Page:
The third-annual data science challenge drew 65 student teams from colleges and universities across the Midwest.
As if there weren’t enough riding on the 2018 midterms, some college students were paying attention to the results for another reason. This year’s MinneMUDAC Student Data Science Challenge tasked teams of graduates and undergraduates with predicting voter turnout for the midterm elections in Minnesota.
After several weeks of working on the challenge question, participating teams gathered at Optum in Eden Prairie on Nov. 3 to present their results. More than 100 professionals and faculty members from the community volunteered to serve as competition judges.
Teams competed for cash prizes in one of three divisions: novice, undergraduate and graduate. Unlike past competitions, students were not given a particular data set to work with. While some data sources were recommended as a starting point, students were also encouraged to find their own, adding a new element to the challenge.
“The importance of bringing data together in order to solve a problem is an important skill to learn, and that happened to be part of this competition,” said Chris Malone, co-organizer of MinneMUDAC. “Data wrangling is certainly something that data scientists have to do.”
The judging process put students face to face with experienced professionals asking tough questions. Teams were evaluated on several factors, including data preparation, creativity, methods, communication of results, and team synergy. For undergraduate and graduate division teams, the accuracy of predictions was also considered, which meant overall winners couldn’t be determined until after the Nov. 6 election.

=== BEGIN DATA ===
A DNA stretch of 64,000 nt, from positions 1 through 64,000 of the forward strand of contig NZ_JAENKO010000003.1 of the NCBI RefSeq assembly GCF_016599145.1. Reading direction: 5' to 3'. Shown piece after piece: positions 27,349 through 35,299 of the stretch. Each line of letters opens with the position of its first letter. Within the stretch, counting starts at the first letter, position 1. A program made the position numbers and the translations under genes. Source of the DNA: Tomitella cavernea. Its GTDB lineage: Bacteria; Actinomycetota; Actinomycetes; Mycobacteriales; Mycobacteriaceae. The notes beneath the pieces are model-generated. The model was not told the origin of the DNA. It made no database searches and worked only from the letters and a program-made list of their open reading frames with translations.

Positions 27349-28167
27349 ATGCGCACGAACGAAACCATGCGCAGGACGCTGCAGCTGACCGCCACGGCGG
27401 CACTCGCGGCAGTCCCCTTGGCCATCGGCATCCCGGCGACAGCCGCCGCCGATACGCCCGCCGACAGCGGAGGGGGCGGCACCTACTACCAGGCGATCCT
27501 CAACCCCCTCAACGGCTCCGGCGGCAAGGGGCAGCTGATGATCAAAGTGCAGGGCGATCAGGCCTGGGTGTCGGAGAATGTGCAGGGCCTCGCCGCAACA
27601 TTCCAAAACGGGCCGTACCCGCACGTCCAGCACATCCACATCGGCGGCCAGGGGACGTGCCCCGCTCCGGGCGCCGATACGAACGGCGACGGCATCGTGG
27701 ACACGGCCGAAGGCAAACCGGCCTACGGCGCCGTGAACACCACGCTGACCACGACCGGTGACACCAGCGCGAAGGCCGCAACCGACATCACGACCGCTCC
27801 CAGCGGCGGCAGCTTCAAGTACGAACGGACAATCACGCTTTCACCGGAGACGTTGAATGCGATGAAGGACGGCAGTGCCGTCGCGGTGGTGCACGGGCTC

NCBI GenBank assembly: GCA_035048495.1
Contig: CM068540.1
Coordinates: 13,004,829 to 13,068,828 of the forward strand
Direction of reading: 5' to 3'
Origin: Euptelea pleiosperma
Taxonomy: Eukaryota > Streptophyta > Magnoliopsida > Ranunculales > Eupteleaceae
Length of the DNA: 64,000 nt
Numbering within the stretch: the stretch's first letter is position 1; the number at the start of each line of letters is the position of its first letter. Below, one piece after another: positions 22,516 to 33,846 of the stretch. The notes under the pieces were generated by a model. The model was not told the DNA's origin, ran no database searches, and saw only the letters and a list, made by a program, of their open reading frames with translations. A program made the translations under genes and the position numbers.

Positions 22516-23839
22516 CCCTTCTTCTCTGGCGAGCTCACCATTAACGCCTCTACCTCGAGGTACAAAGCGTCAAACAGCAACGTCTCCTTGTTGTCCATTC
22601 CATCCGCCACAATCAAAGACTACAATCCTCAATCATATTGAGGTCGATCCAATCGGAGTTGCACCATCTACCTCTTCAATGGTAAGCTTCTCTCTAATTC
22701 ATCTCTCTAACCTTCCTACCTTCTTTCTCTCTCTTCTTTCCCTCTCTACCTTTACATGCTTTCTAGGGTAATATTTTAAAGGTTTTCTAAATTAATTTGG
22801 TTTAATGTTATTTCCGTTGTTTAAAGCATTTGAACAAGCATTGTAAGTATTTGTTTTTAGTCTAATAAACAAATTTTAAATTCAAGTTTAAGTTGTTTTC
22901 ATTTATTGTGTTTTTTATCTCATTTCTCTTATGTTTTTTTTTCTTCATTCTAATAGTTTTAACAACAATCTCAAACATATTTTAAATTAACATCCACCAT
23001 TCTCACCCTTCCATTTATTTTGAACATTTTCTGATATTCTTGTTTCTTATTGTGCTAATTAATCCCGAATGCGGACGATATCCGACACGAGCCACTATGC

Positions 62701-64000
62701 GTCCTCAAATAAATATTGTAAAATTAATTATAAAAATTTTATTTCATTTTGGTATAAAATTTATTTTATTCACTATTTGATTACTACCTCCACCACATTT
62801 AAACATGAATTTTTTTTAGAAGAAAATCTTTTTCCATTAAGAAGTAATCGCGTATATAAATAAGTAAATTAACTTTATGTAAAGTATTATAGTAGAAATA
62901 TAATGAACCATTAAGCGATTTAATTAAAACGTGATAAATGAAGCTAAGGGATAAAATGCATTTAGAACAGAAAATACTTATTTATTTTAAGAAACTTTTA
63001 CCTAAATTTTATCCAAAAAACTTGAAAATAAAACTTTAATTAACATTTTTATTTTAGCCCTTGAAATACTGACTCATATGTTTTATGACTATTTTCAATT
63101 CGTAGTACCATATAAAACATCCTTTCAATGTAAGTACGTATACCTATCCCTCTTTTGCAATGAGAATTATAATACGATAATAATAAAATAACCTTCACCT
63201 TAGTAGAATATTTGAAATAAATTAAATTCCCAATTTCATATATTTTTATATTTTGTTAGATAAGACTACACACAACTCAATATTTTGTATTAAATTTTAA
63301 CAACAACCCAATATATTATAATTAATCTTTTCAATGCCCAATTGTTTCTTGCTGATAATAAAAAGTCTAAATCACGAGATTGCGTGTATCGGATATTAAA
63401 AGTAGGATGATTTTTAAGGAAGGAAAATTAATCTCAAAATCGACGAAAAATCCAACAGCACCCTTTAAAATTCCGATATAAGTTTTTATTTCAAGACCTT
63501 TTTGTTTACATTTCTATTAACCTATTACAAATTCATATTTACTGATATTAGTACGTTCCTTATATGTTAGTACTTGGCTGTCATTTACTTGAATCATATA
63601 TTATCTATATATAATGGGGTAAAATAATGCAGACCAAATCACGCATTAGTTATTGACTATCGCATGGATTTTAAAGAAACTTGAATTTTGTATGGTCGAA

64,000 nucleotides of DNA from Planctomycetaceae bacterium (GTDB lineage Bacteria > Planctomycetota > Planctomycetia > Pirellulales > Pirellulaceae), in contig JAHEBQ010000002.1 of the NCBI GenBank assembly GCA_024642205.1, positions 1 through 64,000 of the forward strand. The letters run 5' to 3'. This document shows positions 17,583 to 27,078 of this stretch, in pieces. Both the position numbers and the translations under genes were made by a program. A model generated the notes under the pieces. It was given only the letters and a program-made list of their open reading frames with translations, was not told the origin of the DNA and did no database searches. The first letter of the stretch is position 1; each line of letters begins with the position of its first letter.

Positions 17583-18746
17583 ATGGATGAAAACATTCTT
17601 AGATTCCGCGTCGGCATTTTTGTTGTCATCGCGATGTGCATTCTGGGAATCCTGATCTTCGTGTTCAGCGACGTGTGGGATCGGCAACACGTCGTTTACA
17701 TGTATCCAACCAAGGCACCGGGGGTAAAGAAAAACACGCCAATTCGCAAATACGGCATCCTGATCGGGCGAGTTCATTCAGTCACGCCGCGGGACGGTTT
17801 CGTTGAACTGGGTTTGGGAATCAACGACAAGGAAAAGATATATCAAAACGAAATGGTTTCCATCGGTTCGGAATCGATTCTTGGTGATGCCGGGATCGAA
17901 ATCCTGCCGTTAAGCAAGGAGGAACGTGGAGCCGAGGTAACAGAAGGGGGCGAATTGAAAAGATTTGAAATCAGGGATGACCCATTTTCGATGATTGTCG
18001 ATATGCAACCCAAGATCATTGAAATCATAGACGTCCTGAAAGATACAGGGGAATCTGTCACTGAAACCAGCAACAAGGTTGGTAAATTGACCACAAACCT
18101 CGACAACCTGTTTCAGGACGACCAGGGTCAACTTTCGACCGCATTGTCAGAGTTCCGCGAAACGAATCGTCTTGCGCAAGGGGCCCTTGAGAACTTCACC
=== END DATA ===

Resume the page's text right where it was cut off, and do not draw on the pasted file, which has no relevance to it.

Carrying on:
“It’s a good experience and good practice to have to present findings to judges,” said Mariah Quam, an undergraduate at Winona State University. “As data scientists, we need to be able to tell a story, especially to non-technical people.”
Students utilized a wide range of data sources in the competition. Census data was particularly useful in identifying factors tied to voter turnout—including age, education level and income of potential voters in each district. However, factors affecting turnout are not always easy to measure.
“It was difficult for teams to account for differences in turnout due to the current political climate,” said Glenn Trygstad, a MinneAnalytics director who also served as a competition judge. “Teams that went above and beyond, including sources that weren’t hard data, ended up doing well.”
After the initial judging round, finalists were chosen from each division to present their results in the auditorium. This year’s event also included a panel discussion with young professionals already working in the data science field, and students were encouraged to ask questions.
“Listening to the panel discussions and watching all of the presentations was an eye-opening experience for me,” said Jordan Sellman, an undergraduate student at Metropolitan State University. “I realized that I have so much more to learn and I have never been more excited about all the work I have ahead of me.”